Fraud investigators have revealed the most common words used in email conversations by employees engaged in rogue...
trading and fraud.
Ernst & Young’s Fraud Investigation and Dispute Services Practice has pinpointed the common phrases uses by wrongdoers in collaboration with the FBI.
Analysis of data from corporate investigations revealed that the most common fraud phrases are “cover up”, “write off”, “failed investment”, “off the books”, “nobody will find out” and “grey area”.
Expressions such as “special fees” and “friendly payments” are most common in bribery cases. Fears of getting caught are shown in phrases such as “no inspection” and “do not volunteer information”.
Investigators identified more than 3,000 terms using specialist anti-fraud software, which monitors suspect conversations.
Top 15 email fraud words and phrases
- Cover up
- Write off
- Failed investment
- Nobody will find out
- Grey area
- They owe it to me
- 8. Do not volunteer information
- Not ethical
- Off the books
- No inspection
- Pull earnings forward
- Special fees
- Friendly payments
Fraud is common where there is a combination of pressure, rationalisation and opportunity, researchers found.
The software revealed common phrases in email conversations where rogue employees are under pressure include “not comfortable”, “want no part of this”, “don’t leave a trail’ and “make the number”.
Conversations involving rationalisation include “told me to”, “not hurting anyone”, “won’t miss it" and “fix it later”.
Language associated with opportunity includes “off the books”, "off balance sheet transactions” or “pull earnings forward”.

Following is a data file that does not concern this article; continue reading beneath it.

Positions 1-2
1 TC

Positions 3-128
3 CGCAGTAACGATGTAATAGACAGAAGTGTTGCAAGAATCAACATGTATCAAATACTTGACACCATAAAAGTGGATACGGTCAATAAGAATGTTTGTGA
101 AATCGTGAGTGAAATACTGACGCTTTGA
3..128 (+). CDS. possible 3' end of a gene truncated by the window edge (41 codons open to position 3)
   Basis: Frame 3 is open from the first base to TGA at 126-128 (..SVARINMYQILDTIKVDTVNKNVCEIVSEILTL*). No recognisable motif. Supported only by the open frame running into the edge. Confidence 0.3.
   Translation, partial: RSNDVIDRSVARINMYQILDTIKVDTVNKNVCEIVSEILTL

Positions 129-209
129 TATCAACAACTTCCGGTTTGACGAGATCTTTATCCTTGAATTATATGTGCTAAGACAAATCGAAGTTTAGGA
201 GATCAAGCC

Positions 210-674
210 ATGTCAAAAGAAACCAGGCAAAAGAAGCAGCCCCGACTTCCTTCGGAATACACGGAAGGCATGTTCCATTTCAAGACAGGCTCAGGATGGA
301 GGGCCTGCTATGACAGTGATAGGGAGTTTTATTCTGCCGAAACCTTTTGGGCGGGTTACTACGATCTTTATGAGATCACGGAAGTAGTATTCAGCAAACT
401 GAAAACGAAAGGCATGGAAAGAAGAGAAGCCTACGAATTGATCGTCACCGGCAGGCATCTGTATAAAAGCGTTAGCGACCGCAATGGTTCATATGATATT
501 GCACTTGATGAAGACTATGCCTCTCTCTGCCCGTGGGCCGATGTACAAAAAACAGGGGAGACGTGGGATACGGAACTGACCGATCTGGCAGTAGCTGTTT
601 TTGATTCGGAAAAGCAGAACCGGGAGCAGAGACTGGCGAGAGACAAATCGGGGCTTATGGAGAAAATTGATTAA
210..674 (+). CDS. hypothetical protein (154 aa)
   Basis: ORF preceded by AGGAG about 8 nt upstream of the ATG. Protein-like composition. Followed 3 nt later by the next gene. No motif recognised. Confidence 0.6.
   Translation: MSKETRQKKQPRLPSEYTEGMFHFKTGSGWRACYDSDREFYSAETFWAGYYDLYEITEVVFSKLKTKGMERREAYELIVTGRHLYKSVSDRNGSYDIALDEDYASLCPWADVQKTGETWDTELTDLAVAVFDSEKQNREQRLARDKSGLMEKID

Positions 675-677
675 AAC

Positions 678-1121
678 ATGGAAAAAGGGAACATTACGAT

The anti-fraud software also scans for "out of band" events such as “call my mobile” or “come by my office”, suggesting the writer does not want to be overheard.
Mind your language
The analytics software can also track and evaluate the use of code words. The searches of data, which initially do not identify employees, also flags uncharacteristic changes in tones and language and has been tailored for specific sectors, particularly traders.
According to the investigators, the targeted analysis of suspect email conversations, incorporating expert judgement, is estimated to save companies millions of pounds by proactively raising red flags and suspicious trends before major frauds are perpetrated.
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Despite email being the prime means of all conversations between employees, officials and external parties, such unstructured data plays almost no role in the compliance efforts of firms, according to Rashmi Joshi, director of Ernst & Young Fraud Investigation & Disputes Services.
“Most often such email traffic is only seized upon by regulators or fraud investigators when the damage has been done. Firms are increasingly seeking to proactively search for specific trends and red flags – initially anonymously –but with the potential for investigation where a consistent pattern of potential fraud is flagged,” said Joshi.
Joshi said the technology has particular applications for financial services companies demanding more effective and less costly compliance monitoring.
“The analysis of language, statistics, and call data alongside professional judgement can help in identifying rogue trader behaviour, breaches of material non-public information, fraud and abuse, and other employee misconduct,” she said.